How fast will April's total solar eclipse travel?

total solar eclipse with a speedometer graphic in the center
The solar eclipse on April 8 with travel at varying speeds. (Image credit: Daisy Dobrijevic/Canva)

When the moon's shadow races across Earth on April 8 during the total solar eclipse, it will travel faster than the speed of sound.

It will sweep across Earth at more than 1,500 miles (2,400 kilometers) per hour on April 8, according to NASA

However, exactly how fast it will move will depend on where you are viewing it from. 

Related: Total solar eclipse 2024: Everything you need to know

Understanding the moon's shadow

A solar eclipse occurs on Earth when a new moon blocks at least part of the sun, as seen from Earth. All solar eclipses project a large fuzzy shadow onto Earth called the penumbra. From within it, observers see a partial solar eclipse, watching the moon gradually block some of the sun before gradually moving away. 

Only during a total solar eclipse, when the moon blocks all of the sun, does a smaller, darker conical shadow called the umbra project onto Earth. This is the path of totality, and from within it, observers see partial phases on either side of a total solar eclipse.

Distance and speed of the moon

The umbra passes over Earth during the total eclipse on Monday, August 21, 2017.  (Image credit: NASA Johnson/Flickr)

The width of the umbra (the path of totality) and the penumbra (the partial eclipse zone) depend on the moon's distance from Earth during the eclipse. This also affects the speed at which the shadow moves, as does the rotational speed of the moon and the Earth. The moon is orbiting Earth from west to east, the same way Earth rotates, but the moon moves more quickly. 

The penumbral and umbral shadows of the moon are projected as a path because Earth rotates under the faster-moving shadow of the moon. So, although the moon's shadow moves across Earth very quickly during an eclipse, it's counteracted by the Earth's rotational speed.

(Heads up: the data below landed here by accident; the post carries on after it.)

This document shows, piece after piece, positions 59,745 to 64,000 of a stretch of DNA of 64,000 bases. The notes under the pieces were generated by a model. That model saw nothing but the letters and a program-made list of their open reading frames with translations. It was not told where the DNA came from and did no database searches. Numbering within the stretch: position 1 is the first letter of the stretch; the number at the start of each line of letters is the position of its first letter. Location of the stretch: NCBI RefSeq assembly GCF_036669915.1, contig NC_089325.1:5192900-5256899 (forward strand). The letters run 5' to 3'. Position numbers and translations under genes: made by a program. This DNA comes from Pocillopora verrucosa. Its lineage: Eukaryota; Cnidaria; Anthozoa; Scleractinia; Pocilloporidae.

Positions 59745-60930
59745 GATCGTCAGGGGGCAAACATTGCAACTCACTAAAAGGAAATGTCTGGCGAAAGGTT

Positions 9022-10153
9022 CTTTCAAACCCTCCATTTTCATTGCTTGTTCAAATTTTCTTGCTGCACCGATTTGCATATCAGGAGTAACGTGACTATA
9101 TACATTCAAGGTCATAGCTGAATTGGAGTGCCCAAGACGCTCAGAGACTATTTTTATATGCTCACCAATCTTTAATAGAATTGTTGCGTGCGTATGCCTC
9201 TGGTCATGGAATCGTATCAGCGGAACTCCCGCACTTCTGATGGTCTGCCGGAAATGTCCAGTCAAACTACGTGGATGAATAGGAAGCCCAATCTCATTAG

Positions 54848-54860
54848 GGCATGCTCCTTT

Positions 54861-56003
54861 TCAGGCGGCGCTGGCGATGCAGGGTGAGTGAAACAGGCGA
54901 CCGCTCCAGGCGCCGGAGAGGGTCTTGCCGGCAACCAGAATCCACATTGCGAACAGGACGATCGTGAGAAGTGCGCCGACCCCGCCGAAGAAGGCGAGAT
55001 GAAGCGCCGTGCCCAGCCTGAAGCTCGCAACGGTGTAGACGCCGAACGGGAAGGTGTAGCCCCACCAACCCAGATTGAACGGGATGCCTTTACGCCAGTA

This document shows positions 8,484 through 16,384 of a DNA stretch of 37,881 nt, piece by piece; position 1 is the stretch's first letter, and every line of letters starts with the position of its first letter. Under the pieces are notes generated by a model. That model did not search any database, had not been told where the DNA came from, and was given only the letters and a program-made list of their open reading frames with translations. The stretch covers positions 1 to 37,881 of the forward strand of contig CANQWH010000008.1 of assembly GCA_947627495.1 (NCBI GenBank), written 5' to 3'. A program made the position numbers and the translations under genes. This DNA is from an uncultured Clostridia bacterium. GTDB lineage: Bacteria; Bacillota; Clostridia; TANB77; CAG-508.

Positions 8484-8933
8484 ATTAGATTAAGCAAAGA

Why it slows down and speeds up

Although the moon's shadow would move even more quickly across the planet if it weren't rotating, on April 8, that shadow will still move exceptionally fast. However, it won't travel at a consistent speed. 

"The moon's shadow will travel slowest at the point of greatest eclipse near the town of Nazas, Mexico, where the duration is longest and also where the shadow speed is the lowest," said Michael Zeiler, eclipse cartographer at "As the shadow progresses across North America, the shadow speed increases because the oblique angle of the shadow on a curved Earth results in a higher ground speed." 

For example, at 11:37 UT on April 8, the event will begin as an eclipsed sunrise in the Pacific Ocean, during which the moon's shadow will be traveling at a whopping 10,439,792 mph (16,801,217 kph), according to eclipse expert Xavier Jubier's Interactive Google Map of the eclipse.

As it ends as an eclipsed sunset in the Atlantic, it will be traveling at 5,535,176 mph (8,908,002 kph). However, close to Nazas, Mexico — the point of the greatest eclipse where the centers of the sun, moon, and Earth are in perfect synergy (alignment) — it will be moving at a pedestrian 1,565 mph (2,519 kph). The shadow will slow down to that point and speed up after, so as the moon's shadow enters the U.S. in Texas, it will speed up slightly to 1,597 mph (2,570 kph). It will then pick up the pace across the U.S. and, as it leaves Newfoundland in Canada for the Atlantic, it will be moving at 4,727 mph (7,607 kph). 

April's total solar eclipse will travel at speeds ranging from 10 million miles an hour — half the speed of the fastest supernova explosion ever detected — to as slow as 1,565 mph, about twice the speed of a supersonic aircraft. Just ensure you're inside the path of totality to stand beneath it! 

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Jamie Carter
Contributing Writer

Jamie is an experienced science, technology and travel journalist and stargazer who writes about exploring the night sky, solar and lunar eclipses, moon-gazing, astro-travel, astronomy and space exploration. He is the editor of and author of A Stargazing Program For Beginners, and is a senior contributor at Forbes. His special skill is turning tech-babble into plain English.